Once a month I met with a spiritual director. When my sister shared the grim news of her pancreatic cancer diagnosis, it was my spiritual director who guided my meditations on Christ’s passion. As I expressed regrets for the past, she encouraged me to stay in the present, reminding me that we are called to liberation and freedom. She urged me to focus on graces I received.
On retreat, I learned to pray and meditate in the way of St. Ignatius. Practicing lectio divina helped me appreciate the word of God, and praying with my imagination brought Jesus to life. The Examen, St. Ignatius’ way of examining his conscience, asked me, “Where did I find God today? Where did I miss him?”
As the year ended it was clear that the Northwest’s brand of spiritual energy had nestled into my soul.
As the year ended it was clear that the Northwest’s brand of spiritual energy had nestled into my soul, so I stayed in Seattle and became the director of philanthropy for a retirement community. The skill of compassionate listening I had developed as a volunteer continued to serve me and those I loved. When my former husband became critically ill, I traveled to Florida to be with him, 30 years after our divorce. After all, we had raised three kind, decent children together. We had made our amends years before, but when I newly apologized for the ways I had hurt him, he responded with his own tender regrets. Would I have walked through this healing door without the tools from my volunteer experience?
Seventeen years later, I live in another multi-floored apartment building—this one with a view of Mount Rainier. My neighbors are accomplished beneficiaries of Seattle’s tech boom. But just outside the door another reality confronts me. There I meet our other neighbors. They hear voices, sleep on benches and struggle with addiction. I remind myself that they are as much my neighbors as residents of my building. They have been brought low by rising housing costs, domestic violence, lack of mental health care and opioid addiction.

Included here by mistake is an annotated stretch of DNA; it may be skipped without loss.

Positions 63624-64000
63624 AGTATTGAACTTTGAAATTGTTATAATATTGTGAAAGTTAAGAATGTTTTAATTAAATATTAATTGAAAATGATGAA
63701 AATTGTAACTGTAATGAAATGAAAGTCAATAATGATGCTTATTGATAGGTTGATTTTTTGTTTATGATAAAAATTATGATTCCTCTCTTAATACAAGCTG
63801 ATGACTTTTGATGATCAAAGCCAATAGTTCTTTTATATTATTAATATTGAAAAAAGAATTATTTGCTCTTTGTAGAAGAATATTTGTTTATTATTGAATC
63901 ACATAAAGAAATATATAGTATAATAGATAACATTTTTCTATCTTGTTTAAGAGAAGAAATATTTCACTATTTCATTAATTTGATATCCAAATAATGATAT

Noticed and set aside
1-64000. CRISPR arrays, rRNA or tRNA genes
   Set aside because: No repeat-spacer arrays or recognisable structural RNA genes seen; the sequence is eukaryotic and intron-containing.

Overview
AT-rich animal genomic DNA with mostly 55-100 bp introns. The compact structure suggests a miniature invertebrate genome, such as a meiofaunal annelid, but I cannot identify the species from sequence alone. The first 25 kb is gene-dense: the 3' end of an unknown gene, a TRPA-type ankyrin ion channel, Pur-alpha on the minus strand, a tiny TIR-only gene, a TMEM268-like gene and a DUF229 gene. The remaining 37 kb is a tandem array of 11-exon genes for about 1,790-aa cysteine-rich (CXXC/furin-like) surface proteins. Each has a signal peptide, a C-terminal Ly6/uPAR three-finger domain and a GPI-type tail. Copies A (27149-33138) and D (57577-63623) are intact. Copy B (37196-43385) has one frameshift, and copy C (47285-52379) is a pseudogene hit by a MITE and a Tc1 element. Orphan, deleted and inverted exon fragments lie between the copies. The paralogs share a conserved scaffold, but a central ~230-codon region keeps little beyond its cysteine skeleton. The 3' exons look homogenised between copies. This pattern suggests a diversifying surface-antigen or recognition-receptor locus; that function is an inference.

Early on, I wondered if I was alone among my neighbors in seeing the contrast. So I asked them, and the response was overwhelming: “What can we do?” “Endow a bed in a shelter?” “I’ll write a check.” Residents began to tutor children and make sandwiches for hungry outsiders. We formed a committee on homelessness and gave our surplus possessions to the poor. Our building sponsored an agency that serves children without homes. Even my spiritual director recruited an officer from the Bill & Melinda Gates Foundation to speak to 200 concerned citizens on the crisis of family homelessness in Seattle and King County.
I am discovering compassionate listeners everywhere. At my parish, St. James Cathedral, I hear it when my fellow committee members address homelessness and juvenile detention issues. In my building, a neighbor who is a psychiatrist visits St. James, where 150 homeless are fed every night, “just to listen to their stories.”
Even two decades later, I cannot help but reflect on saying “yes” to the J.V.C. journey of heart and faith. There is no denying the physical, emotional and financial challenges of aging. But in the midst of all that, pursuing St. Ignatius’ path has enriched my life, opened me to growth and made my senior years among my best. At 85, I feel my life matters. What was once a casual defense of the seemingly absurd has become a practical guide for a personal brand of discipleship. To paraphrase St. Ignatius, carry God in your heart, and you will bear heaven with you wherever you go.
Editor’s note: The Jesuit Volunteer Elder Corps is no longer in operation. The Ignatian Volunteer Corps connects men and women, generally age 50 and over, with service opportunities. More information at https://ivcusa.org/.